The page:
"THE CHINESE GOVERNMENT has not covered up. There is no need," Foreign Ministry spokesman Liu Jianchao said last Tuesday in regard to the country's outbreak of Severe Acute Respiratory Syndrome (SARS). "We have nothing to hide," assured Jianchao. But shortly afterwards, CNN's satellite feed to a Beijing block of expatriate apartments was cut off during a report on the disease.

What China claimed it was not covering up is a much higher incidence of SARS--a virus causing high fever, shortness of breath, and an estimated 4 percent death rate--than it had previously admitted. Two days after Jianchao's statement, Chinese authorities made a rapid about-face, revising numbers upward and admitting cases in provinces where they had previously denied any incidence of the disease. They also increased their cooperation with the World Health Organization, to which China belongs. As a result, a WHO team has finally been allowed access to Guangdong, where the disease apparently started.

Only international pressure brought about China's belated and still ambiguous response, more than four months after the disease first appeared. No matter what new information is now made public, as the WHO's Executive Director of Communicable Diseases, David L. Heymann, says "If the world had known about the disease in November, it might have been able to prevent its spread to the rest of the world." But spread it did, first to nearby Hong Kong, then to Southeast Asia, and beyond. The United States reports 100 cases. As of April 3, the worldwide toll was 2,270 and 79 deaths.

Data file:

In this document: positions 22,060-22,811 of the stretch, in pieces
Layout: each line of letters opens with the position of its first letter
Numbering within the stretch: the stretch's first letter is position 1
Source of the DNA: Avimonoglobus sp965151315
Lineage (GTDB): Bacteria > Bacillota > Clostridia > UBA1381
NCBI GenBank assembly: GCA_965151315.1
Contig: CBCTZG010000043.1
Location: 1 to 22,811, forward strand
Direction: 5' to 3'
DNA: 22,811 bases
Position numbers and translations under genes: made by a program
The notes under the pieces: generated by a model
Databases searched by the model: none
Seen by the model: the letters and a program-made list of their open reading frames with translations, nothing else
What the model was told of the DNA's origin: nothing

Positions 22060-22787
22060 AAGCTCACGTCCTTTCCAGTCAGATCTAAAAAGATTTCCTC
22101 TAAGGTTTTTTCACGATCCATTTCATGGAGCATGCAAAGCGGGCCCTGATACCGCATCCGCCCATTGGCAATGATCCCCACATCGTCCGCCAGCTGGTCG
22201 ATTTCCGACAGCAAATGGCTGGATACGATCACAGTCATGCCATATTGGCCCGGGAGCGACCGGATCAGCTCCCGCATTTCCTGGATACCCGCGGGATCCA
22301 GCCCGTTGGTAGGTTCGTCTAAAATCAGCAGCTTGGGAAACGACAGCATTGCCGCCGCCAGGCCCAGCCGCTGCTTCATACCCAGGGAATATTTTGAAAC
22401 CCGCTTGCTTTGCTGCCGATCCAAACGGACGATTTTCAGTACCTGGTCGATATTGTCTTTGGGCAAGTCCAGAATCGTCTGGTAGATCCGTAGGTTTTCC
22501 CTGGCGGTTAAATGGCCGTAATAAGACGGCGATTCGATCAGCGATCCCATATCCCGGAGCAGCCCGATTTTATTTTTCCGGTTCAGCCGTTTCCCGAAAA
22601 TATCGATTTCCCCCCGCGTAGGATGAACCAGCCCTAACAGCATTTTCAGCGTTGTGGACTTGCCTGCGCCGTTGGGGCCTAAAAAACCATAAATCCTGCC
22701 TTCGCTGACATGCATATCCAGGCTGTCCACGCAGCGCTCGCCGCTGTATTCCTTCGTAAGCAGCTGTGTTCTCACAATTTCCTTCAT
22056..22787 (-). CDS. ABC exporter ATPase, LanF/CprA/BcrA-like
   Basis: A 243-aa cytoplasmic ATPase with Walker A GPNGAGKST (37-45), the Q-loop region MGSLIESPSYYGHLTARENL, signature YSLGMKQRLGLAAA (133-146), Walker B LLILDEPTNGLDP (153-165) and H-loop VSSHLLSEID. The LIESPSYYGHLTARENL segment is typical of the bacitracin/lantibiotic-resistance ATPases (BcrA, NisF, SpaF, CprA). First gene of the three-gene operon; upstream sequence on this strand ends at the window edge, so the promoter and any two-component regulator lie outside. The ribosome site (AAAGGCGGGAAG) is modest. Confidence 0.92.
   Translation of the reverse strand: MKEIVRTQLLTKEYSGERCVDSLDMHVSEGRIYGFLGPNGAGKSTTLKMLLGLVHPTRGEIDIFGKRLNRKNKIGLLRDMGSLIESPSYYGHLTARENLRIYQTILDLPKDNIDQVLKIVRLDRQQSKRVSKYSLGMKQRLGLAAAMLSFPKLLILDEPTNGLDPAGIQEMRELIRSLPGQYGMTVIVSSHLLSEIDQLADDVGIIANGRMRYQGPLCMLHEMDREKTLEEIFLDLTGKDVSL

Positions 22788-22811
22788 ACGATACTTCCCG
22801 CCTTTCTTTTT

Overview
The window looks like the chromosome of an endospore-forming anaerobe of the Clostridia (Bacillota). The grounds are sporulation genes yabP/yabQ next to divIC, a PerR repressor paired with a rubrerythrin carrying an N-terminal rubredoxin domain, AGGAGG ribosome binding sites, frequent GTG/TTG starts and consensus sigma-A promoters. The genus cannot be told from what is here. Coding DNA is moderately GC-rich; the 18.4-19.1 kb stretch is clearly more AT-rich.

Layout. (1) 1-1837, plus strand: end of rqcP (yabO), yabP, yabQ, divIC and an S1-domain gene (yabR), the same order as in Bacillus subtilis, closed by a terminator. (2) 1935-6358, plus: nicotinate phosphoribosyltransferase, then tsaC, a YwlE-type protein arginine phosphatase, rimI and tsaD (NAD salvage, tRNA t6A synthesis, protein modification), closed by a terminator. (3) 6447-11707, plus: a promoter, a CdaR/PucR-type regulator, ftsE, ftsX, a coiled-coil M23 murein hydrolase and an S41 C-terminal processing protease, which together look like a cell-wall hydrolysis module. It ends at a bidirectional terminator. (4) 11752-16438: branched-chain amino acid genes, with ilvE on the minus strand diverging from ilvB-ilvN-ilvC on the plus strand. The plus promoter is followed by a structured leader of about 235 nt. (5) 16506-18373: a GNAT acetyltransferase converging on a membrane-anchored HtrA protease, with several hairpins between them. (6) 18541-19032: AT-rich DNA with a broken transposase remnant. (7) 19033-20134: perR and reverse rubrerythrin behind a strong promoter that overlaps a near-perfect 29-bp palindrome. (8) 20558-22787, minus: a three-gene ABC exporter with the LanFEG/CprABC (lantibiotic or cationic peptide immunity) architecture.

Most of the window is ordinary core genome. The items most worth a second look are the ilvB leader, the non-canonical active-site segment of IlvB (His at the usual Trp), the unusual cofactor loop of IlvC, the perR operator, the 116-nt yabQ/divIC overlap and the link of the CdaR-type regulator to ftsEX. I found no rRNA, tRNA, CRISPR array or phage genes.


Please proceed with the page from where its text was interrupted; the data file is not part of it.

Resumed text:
As late as April 2, the Chinese health minister was claiming the disease was under control, even as the WHO issued an unusual worldwide warning against non-essential travel to Guangdong province and Hong Kong. China's response predictably bore the hallmarks of its Communist culture: secrecy, denial, and politicization. The interests of the Communist party trumped those of public health. The government warned Chinese journalists not to write about the disease. The provincial party secretary of Guangdong province, a member of the Politburo and therefore more powerful than the national government's minister of health, told the public to "voluntarily uphold social stability" and "not spread rumors."

While the government is providing more information, its behavior nevertheless follows a familiar pattern of Communist behavior. The director of China's Center for Disease Control made the traditional, Communist self-criticism, apologizing for the "poor coordination" among "medical departments and our mass media." For the international audience, the China Daily, an English-language propaganda organ directed exclusively at foreigners, criticized local authorities for their lax response to the outbreak. Only last week has the Chinese media been permitted to cover the story, and it is still circumscribed in what it may report.